Athletes Gear Up for City's Triathlon

Saturday, July 07, 2012

More than 3,000 athletes are poised to take an unusual tour of New York City on Sunday when they  dive into the Hudson, bike along the West Side Highway and run through Central Park for a combined 32 miles.

The grueling course starts with a 1,500-meter swim down the Hudson River with the current from 99th to 79th streets along the Manhattan shoreline.   

Athletes then trade wetsuits for bicycles and head north into the Bronx to Gun Hill Road for the first leg of the 40-kilometer bike ride. There, they turn around and pedal back to 57th Street in Manhattan. 

Another U-turn brings the bikers to 79th Street. There, riders put on their running shoes and head head for Central Park where they lap around the northern loop and finish a 10-kilometer run near the band shell.

Spectator viewing areas are provided along the route as well as a festival and family re-union area at the finish line.

The event is also open to four legged runners. Canine athletes who normally train alongside their human counterparts are racing in a separate five-mile run in what's called the Doggy Dash.

Last year, two participants died of cardiac arrest during the swim portion of the event, prompting organizers to provide dozens of lifeguards on boat, kayak and jetski to accompany the athletes in case they appear in distress.   


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Comments [1]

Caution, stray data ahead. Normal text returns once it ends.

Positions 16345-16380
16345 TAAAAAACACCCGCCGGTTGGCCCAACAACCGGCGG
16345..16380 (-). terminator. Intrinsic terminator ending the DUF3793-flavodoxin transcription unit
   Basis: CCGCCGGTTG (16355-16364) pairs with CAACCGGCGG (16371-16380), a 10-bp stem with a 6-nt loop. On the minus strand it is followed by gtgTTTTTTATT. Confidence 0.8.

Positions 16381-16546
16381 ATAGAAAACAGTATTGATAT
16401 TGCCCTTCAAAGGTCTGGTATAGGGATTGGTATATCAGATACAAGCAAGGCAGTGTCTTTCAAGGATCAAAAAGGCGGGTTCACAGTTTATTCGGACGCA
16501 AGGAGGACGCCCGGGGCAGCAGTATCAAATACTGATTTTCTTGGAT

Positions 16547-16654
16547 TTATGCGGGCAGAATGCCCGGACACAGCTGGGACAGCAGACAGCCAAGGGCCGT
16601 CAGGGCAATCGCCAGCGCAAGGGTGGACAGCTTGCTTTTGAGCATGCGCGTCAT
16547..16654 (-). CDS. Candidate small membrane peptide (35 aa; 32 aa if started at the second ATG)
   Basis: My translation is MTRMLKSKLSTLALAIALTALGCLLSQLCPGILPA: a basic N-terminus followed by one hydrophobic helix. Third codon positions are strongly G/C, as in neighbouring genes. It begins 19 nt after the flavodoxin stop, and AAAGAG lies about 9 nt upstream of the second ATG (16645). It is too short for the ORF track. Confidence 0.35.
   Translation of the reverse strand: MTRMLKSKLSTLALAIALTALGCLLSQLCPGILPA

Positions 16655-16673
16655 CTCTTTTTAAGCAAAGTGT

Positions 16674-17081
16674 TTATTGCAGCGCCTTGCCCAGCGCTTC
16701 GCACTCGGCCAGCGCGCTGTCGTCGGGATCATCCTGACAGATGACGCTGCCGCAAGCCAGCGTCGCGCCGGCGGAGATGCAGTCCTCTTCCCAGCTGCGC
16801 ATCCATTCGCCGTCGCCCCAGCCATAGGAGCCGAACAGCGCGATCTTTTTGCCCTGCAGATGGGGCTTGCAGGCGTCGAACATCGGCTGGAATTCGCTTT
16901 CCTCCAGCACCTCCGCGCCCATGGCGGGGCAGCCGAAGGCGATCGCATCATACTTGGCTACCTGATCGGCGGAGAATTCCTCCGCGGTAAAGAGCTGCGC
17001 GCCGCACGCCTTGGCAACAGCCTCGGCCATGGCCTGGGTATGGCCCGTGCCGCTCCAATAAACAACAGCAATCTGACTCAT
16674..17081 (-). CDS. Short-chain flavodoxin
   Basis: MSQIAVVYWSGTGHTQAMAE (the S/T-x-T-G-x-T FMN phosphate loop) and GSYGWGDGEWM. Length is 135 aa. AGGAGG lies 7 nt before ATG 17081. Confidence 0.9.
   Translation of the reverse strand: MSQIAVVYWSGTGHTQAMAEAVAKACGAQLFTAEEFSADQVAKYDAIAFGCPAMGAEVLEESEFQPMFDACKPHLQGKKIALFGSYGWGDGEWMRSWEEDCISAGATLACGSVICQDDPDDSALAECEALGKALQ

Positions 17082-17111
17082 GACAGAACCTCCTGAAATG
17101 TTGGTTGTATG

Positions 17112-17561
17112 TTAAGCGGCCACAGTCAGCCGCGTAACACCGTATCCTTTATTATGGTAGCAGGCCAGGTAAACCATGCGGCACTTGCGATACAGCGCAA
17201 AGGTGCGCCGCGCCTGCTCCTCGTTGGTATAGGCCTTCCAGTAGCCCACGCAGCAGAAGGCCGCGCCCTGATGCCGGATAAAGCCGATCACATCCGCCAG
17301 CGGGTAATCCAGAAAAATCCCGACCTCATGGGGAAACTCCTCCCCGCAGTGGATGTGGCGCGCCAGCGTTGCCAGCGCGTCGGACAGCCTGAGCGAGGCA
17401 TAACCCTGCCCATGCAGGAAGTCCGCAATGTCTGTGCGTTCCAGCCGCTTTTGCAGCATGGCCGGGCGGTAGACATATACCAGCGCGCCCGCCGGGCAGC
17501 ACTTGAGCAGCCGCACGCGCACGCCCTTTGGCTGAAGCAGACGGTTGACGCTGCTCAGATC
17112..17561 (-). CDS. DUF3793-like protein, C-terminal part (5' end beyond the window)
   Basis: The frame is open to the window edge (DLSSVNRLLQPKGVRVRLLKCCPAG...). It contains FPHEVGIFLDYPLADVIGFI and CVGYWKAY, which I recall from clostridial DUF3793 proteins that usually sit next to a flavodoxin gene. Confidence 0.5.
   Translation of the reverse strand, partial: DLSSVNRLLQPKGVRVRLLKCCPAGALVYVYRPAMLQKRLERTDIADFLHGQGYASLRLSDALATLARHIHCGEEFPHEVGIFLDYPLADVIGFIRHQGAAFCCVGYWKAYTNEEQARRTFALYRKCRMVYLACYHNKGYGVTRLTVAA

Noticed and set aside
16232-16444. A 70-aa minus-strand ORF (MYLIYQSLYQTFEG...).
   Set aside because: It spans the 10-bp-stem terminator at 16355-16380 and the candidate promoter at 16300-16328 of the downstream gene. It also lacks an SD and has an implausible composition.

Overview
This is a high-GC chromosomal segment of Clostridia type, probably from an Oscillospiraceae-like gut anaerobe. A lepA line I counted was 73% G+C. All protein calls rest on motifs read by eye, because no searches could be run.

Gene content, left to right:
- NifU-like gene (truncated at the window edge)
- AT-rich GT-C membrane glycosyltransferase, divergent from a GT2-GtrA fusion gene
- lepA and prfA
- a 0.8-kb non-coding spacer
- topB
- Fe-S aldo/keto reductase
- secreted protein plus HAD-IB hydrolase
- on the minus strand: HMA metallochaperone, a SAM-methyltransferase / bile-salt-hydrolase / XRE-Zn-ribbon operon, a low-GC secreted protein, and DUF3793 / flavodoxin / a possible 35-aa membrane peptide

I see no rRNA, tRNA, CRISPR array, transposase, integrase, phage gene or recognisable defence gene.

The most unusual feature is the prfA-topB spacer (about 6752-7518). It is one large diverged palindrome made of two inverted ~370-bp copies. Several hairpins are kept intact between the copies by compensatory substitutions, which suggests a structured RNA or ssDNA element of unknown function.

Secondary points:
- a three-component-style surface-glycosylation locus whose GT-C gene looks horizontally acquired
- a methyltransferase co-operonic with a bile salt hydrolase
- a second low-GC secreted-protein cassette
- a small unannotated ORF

Jac Radoff from 310 West 77th Street, NYC

Mr. Richard Hake: How do you know that the two athletes who died during and immediately after the swim portion of last year's Triathalon died of cardiac arrest, and that contact with raw sewerage in the Hudson was not the underlying and real cause of their deaths? It was reported that more than two dozen other athletes were sufficiently sickened last year as to require immediate medical attention upon leaving the water. Were they having heart problems also? It rained heavily the day before the race in 2011, which caused raw sewerage levels to rise in the Hudson. I think it is irresponsible and maybe cowardly to blame the death of these athletes on the victims, and not on the promoters of this event in the Bloomberg administration who, along with you and WNYC, tell, imply, and try to convivce the public that the water in the Hudson is clean enough to swim in.
Jac Radoff, The manhattan Tree project, 310 West 77th Street, NYC

Jul. 09 2012 01:49 AM

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